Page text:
Niklas Edin, skip of the Swedish men's curling team, never expected his young team to burst on the scene the way it has.
In the world of curling, most fans and players would say older is better. The more experience a team has on the ice as a rink (curling-ese for a team), the better that team will be. That’s why older players long dominated the sport.
Niklas Edin, skip of the Swedish men’s curling team, has something to say about that. “Youth is king,” he says, “and younger players are now going to dominate the game.”
Edin should know. The 24-year-old from Ornskoldsvik, and his youthful teammates, sent the curling world a warning at the Vancouver Games as Sweden finished fourth in just its second international tournament. Just prior to the Olympics, Edin led Sweden to the crown at 2010 European Championships.
Sweden faced Switzerland in both the European Championship final and the bronze medal game in the Olympics. Edin topped the Swiss at the Euros but lost a tough match in the Olympics. Like the Swedes, the Swiss fielded a young squad.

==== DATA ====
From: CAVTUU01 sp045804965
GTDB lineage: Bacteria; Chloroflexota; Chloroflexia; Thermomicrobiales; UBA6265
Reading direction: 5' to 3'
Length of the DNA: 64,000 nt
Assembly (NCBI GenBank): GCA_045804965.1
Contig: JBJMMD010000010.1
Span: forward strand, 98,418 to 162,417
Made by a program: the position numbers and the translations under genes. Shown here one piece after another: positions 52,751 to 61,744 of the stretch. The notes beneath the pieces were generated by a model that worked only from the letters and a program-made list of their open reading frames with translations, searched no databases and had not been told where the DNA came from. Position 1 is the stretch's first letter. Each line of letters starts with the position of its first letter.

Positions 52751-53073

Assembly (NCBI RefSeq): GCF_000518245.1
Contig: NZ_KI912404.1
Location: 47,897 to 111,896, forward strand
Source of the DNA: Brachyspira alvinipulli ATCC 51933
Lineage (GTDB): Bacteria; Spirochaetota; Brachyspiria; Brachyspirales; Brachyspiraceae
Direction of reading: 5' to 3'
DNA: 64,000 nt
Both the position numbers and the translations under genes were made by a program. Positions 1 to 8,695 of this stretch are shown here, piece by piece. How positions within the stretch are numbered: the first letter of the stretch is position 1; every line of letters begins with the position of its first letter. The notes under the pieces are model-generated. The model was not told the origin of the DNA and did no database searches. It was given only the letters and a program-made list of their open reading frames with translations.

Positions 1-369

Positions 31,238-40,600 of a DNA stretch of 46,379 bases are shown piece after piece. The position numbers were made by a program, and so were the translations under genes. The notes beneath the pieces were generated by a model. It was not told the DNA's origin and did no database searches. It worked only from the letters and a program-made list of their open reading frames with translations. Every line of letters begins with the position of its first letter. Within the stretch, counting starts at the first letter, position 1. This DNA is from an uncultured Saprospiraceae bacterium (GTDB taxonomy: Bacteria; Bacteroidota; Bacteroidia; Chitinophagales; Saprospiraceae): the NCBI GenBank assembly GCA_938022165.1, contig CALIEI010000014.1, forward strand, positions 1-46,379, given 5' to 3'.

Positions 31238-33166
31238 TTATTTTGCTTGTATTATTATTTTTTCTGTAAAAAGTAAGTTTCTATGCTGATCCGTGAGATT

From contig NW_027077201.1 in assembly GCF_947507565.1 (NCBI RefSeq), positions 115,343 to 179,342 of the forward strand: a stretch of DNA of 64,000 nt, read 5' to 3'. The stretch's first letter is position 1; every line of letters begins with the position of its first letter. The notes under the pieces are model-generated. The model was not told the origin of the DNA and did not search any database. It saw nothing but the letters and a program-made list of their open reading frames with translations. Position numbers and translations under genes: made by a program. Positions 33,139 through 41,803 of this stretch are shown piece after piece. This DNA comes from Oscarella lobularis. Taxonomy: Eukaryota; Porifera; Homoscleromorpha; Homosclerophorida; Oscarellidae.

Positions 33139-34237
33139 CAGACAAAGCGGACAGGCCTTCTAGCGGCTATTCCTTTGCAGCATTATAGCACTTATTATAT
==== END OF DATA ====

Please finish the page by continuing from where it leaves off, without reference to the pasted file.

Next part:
“We felt pretty good going into the playoffs,” Edin said, “but losing that bronze game with such a small margin and playing that team, too. We beat the Swiss in the European final and felt we had the game, but (the Swiss skip) made some good shots. It was a close game. We just had a tough break there.”
Their youth guides Edin and his teammates, Oskar Eriksson, 18, Viktor Kjall, 24, Sebastien Kraupp, 24, and Fredrik Lindberg, 24, let their youth guide in every tournament they played. The Swedes came out aggressive, a stance Edin admitted more experienced players probably wouldn’t endorse. Edin often used a guard stone—a “rock” left well up ice from the scoring circle—to force opponents to react more to what the Swedes did than follow a pre-set game plan.
Sometimes it worked, other times—such as the matches against legendary Canadian skip Kevin Martin—it backfired. Edin, however, said the failures wouldn’t change his style.
“I like to stay aggressive and make the key shots ourselves,” he said. “If we put up an early guard, it can create a deuce of our own (a two-point scoring opportunity). We hope for teams to make mistakes and try to keep our play offensive.”